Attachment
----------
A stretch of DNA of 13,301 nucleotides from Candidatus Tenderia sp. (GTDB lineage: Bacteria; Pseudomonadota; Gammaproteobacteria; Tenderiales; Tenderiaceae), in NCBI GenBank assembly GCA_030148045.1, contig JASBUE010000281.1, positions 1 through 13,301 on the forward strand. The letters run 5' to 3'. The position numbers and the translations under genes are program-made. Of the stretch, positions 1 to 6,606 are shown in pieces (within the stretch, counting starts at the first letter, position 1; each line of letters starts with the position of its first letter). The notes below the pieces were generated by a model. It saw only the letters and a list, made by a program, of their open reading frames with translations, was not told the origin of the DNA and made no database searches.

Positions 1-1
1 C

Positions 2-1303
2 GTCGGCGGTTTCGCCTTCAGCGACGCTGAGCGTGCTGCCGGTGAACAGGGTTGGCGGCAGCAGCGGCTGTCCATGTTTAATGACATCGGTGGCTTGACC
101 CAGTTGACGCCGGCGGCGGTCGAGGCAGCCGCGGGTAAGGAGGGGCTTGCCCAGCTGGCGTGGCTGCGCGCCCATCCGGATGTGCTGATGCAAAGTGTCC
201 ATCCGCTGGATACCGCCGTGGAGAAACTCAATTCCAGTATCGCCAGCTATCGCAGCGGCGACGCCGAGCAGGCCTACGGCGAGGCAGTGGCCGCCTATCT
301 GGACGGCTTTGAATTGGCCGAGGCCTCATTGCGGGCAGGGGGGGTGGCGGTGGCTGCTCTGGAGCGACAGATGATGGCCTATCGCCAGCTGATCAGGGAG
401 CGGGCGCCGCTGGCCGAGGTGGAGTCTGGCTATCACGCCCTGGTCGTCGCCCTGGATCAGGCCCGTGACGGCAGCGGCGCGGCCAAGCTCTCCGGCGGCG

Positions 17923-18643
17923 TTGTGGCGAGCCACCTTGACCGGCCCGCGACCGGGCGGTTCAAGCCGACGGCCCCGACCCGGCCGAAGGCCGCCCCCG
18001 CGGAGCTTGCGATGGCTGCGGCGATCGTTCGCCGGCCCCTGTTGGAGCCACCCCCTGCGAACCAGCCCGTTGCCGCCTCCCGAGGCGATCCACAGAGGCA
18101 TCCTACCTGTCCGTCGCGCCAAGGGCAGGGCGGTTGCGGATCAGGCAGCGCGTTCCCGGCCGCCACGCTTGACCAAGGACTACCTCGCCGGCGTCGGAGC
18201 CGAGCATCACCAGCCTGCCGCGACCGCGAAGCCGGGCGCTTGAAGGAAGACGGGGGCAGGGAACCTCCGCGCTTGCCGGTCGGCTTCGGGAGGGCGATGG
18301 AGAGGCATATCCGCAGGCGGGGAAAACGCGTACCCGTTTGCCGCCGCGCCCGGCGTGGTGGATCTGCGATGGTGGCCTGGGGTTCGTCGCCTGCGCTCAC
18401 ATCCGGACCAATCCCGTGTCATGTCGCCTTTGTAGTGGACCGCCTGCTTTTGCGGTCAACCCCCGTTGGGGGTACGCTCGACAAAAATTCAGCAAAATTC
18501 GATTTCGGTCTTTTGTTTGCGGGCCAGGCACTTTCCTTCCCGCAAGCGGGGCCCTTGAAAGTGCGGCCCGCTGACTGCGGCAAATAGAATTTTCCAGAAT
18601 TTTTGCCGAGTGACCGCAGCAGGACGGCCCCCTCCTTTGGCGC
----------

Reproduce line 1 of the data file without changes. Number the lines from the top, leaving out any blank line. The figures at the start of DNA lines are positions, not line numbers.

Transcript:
A stretch of DNA of 13,301 nucleotides from Candidatus Tenderia sp. (GTDB lineage: Bacteria; Pseudomonadota; Gammaproteobacteria; Tenderiales; Tenderiaceae), in NCBI GenBank assembly GCA_030148045.1, contig JASBUE010000281.1, positions 1 through 13,301 on the forward strand. The letters run 5' to 3'. The position numbers and the translations under genes are program-made. Of the stretch, positions 1 to 6,606 are shown in pieces (within the stretch, counting starts at the first letter, position 1; each line of letters starts with the position of its first letter). The notes below the pieces were generated by a model. It saw only the letters and a list, made by a program, of their open reading frames with translations, was not told the origin of the DNA and made no database searches.